Those who know me know I vote Democrat almost every time. I believe in what the party stands for, even when its leaders take a seat. Like other Democrats, I'm quite pleased to have not one but two extremely strong candidates duking it out for the nomination.
Some readers might vote differently. I happen to think you're sorely misguided and perhaps not paying enough attention to things like, oh say, the weather. But that's not what this post is about.
I've been leaning in the direction of Obama, because I feel that he strikes a similar chord as JFK, because he seems poised to unify people and reach past differences. Only some of that has to do with his qualifications, which are many. Much of it has to do with image, and all that that implies.
Then I read this post.
I don't know the author personally, but he is a friend of a friend, and he is by all accounts a smart, articulate, thoughtful, interesting, and open-minded person. In no way am I trying to castigate the writer of that blog personally. I've also communicated my objections to him personally, so this isn't a sideswipe.
As you can see if you read the comment I left, however, I am very bothered by his sexist metaphor, which implies that standing up for what one believes in is an inherently masculine trait. Oddly enough, hope itself seems to have been appropriated by male language: "Hope Has a Pair," and Hillary's "castration" as a result of not standing firm to her positions.
It echoes the goofy machismo promoted by Bush and his cronies, the "let's done a flight suit and declare a war over!" mentality, the notion that once on a course one should never turn back.
It isn't so much this writer's particular post that gets me. (And I encourage you to read more of his posts, to give the guy a chance.) This is merely one example of something I'm beginning to notice much more often in the Obama camp.
What truly, deeply bothers me is that even here on the left, where I fall into the complacent illusion that people look past the limits of gender, race, physical ability, etc., the assumptions of male dominance are still present. They are a security blanket to so many-- both male and female, but mostly male. These assumptions are so natural that the writer likely didn't even consider what he was doing as the least bit offensive when he wrote it. (Still waiting to hear from him on that.) Promotions, assertions, legislations and more can't seem to shake so many men free from the notion that they are somehow, inherently, indefinably better. It isn't something they'll assert publicly; it's simply a belief they hold so automatically that it comes as a surprise when anyone raises a hand in protest.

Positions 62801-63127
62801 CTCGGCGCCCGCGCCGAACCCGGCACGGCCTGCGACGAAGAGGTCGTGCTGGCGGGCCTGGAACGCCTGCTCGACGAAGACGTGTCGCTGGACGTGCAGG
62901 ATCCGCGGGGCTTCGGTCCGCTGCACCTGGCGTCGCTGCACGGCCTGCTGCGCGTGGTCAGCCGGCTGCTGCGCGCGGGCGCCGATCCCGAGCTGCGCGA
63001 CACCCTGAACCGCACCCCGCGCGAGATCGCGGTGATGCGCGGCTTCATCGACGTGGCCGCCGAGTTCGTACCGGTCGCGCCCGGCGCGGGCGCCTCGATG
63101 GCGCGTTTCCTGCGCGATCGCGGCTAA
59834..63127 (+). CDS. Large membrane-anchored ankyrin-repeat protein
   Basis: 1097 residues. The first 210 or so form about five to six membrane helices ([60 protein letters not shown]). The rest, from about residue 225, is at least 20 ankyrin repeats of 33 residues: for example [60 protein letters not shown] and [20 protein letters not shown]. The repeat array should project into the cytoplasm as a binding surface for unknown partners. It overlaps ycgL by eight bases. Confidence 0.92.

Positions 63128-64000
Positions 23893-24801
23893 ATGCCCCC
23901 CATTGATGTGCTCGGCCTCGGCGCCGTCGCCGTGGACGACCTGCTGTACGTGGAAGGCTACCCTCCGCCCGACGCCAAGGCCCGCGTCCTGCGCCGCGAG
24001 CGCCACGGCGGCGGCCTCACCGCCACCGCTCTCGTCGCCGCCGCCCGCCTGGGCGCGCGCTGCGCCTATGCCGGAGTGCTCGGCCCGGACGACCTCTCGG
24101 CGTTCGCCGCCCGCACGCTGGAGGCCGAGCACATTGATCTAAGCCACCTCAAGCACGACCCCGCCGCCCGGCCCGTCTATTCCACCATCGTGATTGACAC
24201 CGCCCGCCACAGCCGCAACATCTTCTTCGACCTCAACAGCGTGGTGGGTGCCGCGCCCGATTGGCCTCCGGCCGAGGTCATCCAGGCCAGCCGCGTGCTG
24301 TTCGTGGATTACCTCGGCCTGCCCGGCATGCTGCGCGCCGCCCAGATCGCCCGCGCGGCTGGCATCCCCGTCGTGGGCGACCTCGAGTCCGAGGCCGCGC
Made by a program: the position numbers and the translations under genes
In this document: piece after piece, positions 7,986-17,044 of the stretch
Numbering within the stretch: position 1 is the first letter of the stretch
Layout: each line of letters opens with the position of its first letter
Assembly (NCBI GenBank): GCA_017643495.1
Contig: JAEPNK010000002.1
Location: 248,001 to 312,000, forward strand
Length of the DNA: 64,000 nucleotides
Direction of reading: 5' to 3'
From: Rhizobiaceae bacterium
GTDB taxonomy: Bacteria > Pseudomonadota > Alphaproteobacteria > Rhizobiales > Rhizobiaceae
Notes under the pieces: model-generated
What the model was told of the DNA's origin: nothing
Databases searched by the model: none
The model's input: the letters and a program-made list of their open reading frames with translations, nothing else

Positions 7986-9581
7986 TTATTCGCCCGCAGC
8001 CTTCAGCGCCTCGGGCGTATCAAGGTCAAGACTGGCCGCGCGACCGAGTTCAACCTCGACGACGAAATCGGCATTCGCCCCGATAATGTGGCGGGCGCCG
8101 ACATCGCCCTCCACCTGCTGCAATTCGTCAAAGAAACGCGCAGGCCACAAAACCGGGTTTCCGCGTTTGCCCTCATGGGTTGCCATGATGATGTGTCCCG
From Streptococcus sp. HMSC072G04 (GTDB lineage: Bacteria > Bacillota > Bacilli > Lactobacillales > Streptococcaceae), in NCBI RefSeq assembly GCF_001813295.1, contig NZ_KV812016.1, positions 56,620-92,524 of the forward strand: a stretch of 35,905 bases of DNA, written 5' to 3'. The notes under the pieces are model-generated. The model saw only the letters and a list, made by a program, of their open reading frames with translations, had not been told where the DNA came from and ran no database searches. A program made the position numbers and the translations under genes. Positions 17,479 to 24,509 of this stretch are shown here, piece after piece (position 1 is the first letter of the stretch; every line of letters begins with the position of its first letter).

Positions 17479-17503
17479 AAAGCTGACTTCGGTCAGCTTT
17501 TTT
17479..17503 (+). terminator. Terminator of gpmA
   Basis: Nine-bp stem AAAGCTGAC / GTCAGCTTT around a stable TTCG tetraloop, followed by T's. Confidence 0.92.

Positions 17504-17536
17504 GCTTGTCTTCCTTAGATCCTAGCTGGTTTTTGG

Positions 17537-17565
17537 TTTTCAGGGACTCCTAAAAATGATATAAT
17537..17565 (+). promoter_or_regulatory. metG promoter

(Yes, we all know wonderful men who are exceptions to that rule (Hi, Dad!), but that isn't the point right now.)
I don't want to vote for Hillary because she's a woman anymore than I want to vote for Obama because his father was black. Yet I find myself looking to Hillary much more now, because in the Obama camp I see snags here and there where people vote not out of hope but of fear and distaste.
How often do we fail to hear what she says, because we're unnerved by the fact that a woman is saying it? And how much is that reaction so natural that we fail to recognize it as such?
"I think it's time we had a really tough broad in charge," my father said when we were discussing the candidates over the holidays. At the time, I shrugged and thought, maybe not this tough broad.
Now I am reconsidering. Let Hillary ruffle feathers. Let her infuriate the right, and the left, and the centrists who are made to feel uneasy. I'm abandoning my argument that it's time for a new generation to take the helm of this nation, because now it's time for a brave woman -- yes, both of those words together -- to run the place.
This begs the questions, of course: what part of female anatomy shall stand for chutzpah? Anyone?